GOSWICK SANDS IN WORLD WAR 2
Thanks to David Middlemas for this contribution
Although it was not the only station between Alnmouth and Tweedmouth to close for economic reasons in 1941, Goswick’s closure to the public possibly served a further purpose.
There is a concrete watch tower on the dunes only a few hundred yards south of the station site. Whilst this was initially constructed as part of the coastal anti-invasion defences it was latterly used and modified as an observation tower for ground attack exercises.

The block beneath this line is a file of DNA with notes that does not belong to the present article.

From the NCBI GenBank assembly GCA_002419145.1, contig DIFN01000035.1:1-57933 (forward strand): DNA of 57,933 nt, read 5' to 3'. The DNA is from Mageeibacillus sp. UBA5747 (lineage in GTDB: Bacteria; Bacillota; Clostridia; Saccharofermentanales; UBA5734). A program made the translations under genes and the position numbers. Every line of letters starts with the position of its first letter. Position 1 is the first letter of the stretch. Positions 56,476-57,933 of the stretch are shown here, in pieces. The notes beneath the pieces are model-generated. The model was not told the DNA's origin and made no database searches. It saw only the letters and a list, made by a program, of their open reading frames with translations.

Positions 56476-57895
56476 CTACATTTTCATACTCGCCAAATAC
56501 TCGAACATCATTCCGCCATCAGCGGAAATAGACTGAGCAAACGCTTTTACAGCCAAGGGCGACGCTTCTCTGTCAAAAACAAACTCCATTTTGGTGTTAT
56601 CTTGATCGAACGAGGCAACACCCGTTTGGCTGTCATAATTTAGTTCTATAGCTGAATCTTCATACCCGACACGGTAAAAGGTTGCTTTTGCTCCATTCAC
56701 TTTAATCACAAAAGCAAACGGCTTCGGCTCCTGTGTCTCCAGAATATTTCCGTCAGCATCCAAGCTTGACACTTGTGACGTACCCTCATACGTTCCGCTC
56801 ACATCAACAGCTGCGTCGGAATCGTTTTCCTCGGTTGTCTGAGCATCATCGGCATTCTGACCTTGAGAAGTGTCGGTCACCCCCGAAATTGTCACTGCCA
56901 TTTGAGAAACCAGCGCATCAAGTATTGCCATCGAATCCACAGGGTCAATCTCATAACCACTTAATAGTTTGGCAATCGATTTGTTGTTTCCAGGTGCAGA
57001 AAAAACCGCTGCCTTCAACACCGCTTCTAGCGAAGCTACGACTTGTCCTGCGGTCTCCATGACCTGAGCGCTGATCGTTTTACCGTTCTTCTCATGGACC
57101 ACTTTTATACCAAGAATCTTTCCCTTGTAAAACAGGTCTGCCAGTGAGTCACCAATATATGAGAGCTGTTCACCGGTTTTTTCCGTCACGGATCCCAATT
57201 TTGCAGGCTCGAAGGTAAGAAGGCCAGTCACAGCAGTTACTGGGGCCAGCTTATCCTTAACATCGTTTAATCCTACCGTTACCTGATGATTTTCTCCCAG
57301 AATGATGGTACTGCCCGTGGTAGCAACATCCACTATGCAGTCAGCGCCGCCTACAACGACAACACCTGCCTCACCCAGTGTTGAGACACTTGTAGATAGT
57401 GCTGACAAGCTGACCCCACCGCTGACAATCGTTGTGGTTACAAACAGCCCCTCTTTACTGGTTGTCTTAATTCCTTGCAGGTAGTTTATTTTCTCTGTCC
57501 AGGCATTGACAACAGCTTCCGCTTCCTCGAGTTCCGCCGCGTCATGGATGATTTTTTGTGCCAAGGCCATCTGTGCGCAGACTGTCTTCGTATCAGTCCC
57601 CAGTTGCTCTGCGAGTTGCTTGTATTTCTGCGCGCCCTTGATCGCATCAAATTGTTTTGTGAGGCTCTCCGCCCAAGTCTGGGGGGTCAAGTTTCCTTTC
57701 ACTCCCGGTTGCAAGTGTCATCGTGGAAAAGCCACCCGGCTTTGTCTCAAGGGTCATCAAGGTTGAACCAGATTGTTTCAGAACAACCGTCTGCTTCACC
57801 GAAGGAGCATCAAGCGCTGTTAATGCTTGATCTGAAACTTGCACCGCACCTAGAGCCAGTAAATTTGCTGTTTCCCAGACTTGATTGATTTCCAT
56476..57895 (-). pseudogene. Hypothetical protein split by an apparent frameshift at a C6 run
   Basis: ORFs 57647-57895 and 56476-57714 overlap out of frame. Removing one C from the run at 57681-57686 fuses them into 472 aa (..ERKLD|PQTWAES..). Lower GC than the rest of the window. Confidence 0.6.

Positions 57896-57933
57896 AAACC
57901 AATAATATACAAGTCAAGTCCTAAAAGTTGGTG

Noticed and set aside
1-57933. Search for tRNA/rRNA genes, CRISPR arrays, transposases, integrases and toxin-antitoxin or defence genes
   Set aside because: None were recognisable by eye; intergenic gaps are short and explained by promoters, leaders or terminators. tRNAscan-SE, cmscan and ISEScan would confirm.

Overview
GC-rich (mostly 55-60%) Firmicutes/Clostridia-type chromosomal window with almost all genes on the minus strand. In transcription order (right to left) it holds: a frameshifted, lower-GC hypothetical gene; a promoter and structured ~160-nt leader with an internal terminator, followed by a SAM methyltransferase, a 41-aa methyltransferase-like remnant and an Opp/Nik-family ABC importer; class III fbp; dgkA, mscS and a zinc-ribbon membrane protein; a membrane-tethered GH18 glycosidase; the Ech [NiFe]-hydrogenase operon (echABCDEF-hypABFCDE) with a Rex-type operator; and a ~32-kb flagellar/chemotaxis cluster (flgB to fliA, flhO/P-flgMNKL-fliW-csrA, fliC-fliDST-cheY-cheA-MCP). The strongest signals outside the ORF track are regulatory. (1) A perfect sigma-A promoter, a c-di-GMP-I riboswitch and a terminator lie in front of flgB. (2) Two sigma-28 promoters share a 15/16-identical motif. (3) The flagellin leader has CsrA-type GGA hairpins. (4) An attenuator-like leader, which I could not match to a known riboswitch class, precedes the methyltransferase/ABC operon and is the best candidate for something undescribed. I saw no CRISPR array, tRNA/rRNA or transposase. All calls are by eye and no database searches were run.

It is likely that the nature of the activities at Goswick would have been kept as secret as possible and the station closure – at least for the public – would have possibly been justifiable for this reason alone. Doubtless it would have been utilised by the military not least for bringing target material and observers onto the site. Of course all public access to the area would have been prohibited for safety reasons as well.
After the war, the sheer volume of unexploded ordnance found on the beach caused an extensive clear-up operation by the War Department (later the MOD). As recently as 2012 there was a small, yet permanent, RAF presence on the beach which ‘carefully disposed’ of (i.e. ‘detonated’) unexploded air-ordnance on a regular basis.